We have successfully redesigned and populated our committees to allow for a more nimble and effective response to the changes proposed or needed in court rules, policy, and administration. Many of the changes are similar to what has proved very successful for us in the legislative arena (where we seem to have good success every session). We have become more proactive in recruiting members who have both the expertise and the interest to serve on our Court Rules and Judiciary committees. We have sought out members with many different types of practice and expertise, in order to be positioned to respond to the wide range of issues dealt with by the courts. We have employed a consensus-oriented approach to participation and decision making, in order to assure that our voice is not given over to one faction or interest group within the bar. As a result, we have submitted important comments or briefs that fairly reflect widely held concerns of litigants and lawyers. As we continue and refine these efforts, we hope to help assure that justice concerns will remain front and center when seeking to achieve administrative ease or cost savings.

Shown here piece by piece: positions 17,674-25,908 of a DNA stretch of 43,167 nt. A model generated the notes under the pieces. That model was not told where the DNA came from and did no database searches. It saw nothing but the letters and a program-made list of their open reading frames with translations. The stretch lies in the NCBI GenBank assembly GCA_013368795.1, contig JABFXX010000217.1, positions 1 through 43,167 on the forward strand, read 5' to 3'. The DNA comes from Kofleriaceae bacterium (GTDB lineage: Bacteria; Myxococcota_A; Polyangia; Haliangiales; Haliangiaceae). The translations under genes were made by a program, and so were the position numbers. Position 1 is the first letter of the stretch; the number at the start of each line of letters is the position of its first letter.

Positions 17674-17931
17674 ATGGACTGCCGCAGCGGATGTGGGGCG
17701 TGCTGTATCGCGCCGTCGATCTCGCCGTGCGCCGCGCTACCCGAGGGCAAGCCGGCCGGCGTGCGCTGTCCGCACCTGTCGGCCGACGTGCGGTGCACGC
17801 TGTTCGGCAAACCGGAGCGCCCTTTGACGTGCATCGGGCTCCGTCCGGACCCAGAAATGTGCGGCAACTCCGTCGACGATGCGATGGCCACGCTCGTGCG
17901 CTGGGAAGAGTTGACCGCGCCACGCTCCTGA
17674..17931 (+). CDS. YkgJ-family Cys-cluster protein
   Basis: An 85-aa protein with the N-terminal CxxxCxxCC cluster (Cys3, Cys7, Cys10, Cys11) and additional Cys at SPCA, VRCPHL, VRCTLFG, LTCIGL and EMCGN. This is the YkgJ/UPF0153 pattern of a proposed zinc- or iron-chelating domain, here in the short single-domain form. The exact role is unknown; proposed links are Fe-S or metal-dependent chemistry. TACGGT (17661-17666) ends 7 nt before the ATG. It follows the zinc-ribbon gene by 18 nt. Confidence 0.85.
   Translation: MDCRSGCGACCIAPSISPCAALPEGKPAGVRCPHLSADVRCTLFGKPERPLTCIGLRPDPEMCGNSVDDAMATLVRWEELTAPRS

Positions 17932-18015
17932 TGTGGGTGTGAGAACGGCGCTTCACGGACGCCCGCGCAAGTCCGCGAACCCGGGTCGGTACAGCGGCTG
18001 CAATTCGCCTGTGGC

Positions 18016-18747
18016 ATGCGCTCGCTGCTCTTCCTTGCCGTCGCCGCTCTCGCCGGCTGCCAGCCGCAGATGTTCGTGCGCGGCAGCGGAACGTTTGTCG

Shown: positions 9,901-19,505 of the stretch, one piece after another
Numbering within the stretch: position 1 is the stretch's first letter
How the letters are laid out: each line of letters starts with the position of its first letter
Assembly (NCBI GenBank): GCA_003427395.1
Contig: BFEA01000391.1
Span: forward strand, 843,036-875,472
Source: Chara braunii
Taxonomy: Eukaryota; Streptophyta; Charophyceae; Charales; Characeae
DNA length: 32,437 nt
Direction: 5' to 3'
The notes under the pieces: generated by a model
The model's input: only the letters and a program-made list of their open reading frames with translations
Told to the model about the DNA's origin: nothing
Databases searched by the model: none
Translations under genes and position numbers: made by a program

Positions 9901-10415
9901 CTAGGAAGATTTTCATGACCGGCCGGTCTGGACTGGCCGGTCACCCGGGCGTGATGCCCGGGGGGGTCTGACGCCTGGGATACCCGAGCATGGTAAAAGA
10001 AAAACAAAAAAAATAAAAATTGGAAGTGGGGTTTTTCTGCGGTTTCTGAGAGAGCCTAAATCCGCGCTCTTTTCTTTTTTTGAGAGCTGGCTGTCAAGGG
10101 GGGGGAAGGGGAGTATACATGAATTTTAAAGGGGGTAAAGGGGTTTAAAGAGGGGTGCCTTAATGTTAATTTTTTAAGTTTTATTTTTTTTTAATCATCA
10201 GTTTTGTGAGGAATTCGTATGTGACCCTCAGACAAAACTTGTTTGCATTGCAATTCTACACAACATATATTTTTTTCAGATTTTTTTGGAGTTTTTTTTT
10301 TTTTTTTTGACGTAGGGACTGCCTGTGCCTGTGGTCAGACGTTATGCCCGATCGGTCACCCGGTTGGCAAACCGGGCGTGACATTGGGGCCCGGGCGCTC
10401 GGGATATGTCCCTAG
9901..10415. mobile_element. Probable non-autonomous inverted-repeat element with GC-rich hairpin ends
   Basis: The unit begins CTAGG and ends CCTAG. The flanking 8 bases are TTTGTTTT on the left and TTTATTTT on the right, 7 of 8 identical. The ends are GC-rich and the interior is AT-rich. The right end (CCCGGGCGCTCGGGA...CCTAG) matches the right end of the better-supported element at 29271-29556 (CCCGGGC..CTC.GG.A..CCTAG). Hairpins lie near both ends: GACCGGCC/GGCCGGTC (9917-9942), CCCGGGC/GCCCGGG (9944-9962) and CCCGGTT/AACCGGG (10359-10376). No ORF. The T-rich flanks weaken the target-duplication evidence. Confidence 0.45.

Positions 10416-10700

We are fortunate to have such a fine judiciary in Minnesota, filled with many thoughtful public servants. As we look to our neighboring states and see the kinds of judicial elections problems they have experienced, we should still be looking for ways to assure that we continue to avoid such problems here. This is not an easy task. The lack of a judicial election disaster here has so far meant that neither the press, the public, nor the profession place this concern high on their list of priorities. While I doubt we will develop any solutions in the near term, the difficulty of the issue shouldn’t deter our ongoing search for a meaningful role for the profession. This should also include a dialogue with the judiciary itself. This year will be another election year, and I doubt we will have solved this challenge in time for November, but we should be able to make progress before another election cycle passes. In the meantime, I encourage all members to be a voice in their communities this summer and fall for nonpartisanship in judicial elections and to promote public understanding and engagement in the election as well as the reelection of qualified and impartial judges.